The space rock’s official title is Asteroid 2015 TB145 and is a so-called “dead comet” that has lost most of its ice and gases. Appropriately for its ghoulish appearance, the asteroid first flew past Earth on Halloween 2015, prompting NASA to call it “The Great Pumpkin.”
In 2015, the asteroid flew past Earth at a distance of just 300,000 miles, Space.com reports. For comparison, the average distance between Earth and the Moon is 238,855 miles.
First discovered on Oct. 10, 2015 by the University of Hawaii's Pan-STARRS-1 (Panoramic Survey Telescope and Rapid Response System), the “Halloween asteroid” is set to make another flyby in November, researchers say. However, it will be nowhere near as close to our planet this time.
Asteroid 2015 TB145 will zoom past at 105 times the average lunar distance, SINC reports, citing a research study released last year.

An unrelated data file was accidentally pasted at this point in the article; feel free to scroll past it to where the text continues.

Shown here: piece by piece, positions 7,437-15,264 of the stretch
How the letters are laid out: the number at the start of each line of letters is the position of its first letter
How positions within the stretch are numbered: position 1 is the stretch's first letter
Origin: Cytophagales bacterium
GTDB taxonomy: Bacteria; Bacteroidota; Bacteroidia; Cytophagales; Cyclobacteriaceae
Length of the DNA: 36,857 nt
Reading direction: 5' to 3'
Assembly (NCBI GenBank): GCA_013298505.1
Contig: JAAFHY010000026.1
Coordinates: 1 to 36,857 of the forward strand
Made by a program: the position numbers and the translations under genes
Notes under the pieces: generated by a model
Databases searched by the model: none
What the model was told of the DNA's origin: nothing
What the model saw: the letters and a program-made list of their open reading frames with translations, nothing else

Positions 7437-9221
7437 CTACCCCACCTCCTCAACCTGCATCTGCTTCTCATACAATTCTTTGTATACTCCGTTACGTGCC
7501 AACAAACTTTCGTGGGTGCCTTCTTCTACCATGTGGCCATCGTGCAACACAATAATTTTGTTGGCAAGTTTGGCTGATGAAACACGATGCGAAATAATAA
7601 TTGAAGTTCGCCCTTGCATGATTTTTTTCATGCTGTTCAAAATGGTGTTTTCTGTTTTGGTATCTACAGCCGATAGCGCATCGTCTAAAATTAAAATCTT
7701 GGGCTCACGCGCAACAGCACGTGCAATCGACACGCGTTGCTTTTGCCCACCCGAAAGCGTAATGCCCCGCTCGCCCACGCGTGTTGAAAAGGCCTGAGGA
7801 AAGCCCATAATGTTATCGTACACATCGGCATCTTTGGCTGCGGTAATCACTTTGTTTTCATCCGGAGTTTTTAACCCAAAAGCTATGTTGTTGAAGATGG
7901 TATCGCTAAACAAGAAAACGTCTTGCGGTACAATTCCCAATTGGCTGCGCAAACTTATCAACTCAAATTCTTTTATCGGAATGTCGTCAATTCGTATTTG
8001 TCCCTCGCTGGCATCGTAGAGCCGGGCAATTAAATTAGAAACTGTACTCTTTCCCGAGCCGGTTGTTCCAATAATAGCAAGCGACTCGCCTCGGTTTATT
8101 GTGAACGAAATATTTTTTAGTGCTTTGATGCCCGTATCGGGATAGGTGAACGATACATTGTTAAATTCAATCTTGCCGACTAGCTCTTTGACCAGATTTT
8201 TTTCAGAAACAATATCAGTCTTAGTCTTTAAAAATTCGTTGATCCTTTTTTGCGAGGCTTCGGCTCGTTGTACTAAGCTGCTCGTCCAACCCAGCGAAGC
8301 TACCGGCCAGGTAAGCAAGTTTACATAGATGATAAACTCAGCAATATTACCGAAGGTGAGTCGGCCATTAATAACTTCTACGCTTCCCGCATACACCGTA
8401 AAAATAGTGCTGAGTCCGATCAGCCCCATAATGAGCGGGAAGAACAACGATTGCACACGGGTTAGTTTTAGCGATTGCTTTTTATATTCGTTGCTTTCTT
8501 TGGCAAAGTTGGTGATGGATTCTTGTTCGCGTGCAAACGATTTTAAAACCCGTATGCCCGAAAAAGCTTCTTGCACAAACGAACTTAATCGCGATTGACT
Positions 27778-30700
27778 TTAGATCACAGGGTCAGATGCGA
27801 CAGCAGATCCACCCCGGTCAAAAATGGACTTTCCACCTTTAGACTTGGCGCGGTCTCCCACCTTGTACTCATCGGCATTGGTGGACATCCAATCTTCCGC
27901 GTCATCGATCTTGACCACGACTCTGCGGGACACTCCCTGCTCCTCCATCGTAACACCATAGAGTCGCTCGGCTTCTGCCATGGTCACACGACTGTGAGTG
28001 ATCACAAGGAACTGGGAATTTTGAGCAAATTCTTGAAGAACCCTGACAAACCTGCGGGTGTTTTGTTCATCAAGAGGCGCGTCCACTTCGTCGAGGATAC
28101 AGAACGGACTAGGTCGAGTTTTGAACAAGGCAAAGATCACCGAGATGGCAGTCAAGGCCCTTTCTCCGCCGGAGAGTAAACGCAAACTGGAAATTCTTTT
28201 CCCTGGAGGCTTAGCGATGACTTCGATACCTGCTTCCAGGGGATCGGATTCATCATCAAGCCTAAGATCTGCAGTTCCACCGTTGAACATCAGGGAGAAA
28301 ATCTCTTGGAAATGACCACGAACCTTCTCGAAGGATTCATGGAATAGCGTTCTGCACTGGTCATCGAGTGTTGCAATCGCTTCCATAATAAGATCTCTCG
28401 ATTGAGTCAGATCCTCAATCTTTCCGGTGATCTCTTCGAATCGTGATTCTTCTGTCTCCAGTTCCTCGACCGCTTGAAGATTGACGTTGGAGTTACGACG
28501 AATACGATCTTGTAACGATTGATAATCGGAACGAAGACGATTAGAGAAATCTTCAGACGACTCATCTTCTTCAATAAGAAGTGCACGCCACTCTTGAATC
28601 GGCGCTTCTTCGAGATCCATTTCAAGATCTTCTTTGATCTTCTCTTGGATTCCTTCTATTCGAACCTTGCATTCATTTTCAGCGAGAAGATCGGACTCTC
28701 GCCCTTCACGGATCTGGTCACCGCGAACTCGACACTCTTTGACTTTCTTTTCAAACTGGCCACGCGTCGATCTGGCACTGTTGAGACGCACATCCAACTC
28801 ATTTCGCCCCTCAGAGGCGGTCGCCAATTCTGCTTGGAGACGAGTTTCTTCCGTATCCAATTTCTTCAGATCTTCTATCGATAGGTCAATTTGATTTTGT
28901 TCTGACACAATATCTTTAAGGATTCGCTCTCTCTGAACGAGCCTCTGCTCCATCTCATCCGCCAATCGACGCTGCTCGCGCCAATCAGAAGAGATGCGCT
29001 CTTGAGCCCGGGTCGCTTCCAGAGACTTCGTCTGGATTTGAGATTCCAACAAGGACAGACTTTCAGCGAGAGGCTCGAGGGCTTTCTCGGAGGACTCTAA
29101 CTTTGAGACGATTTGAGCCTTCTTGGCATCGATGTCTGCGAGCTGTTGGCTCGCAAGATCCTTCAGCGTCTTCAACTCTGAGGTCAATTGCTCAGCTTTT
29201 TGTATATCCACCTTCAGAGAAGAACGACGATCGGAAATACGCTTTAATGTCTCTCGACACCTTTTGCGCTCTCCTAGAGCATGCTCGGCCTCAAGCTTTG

The space rock's diameter measures between 2,050 feet and 2,297 feet, according to scientists.
Last year, a skyscraper-sized asteroid named (441987) 2010 NY65 flew past Earth at about eight times the distance between Earth and the moon. Also in 2017, asteroid Florence, a massive 2.7-mile long space rock, passed by Earth at 18 lunar distances.
In 2016, NASA opened a new office to track asteroids and comets that come too close to Earth. The Planetary Defense Coordination Office (PDCO) formalizes the agency’s existing program for detecting and tracking near-Earth Objects, known as NEOs.
This week, Japan’s space agency released stunning new photos and video of a distant asteroid’s rocky surface that were captured by two small rovers.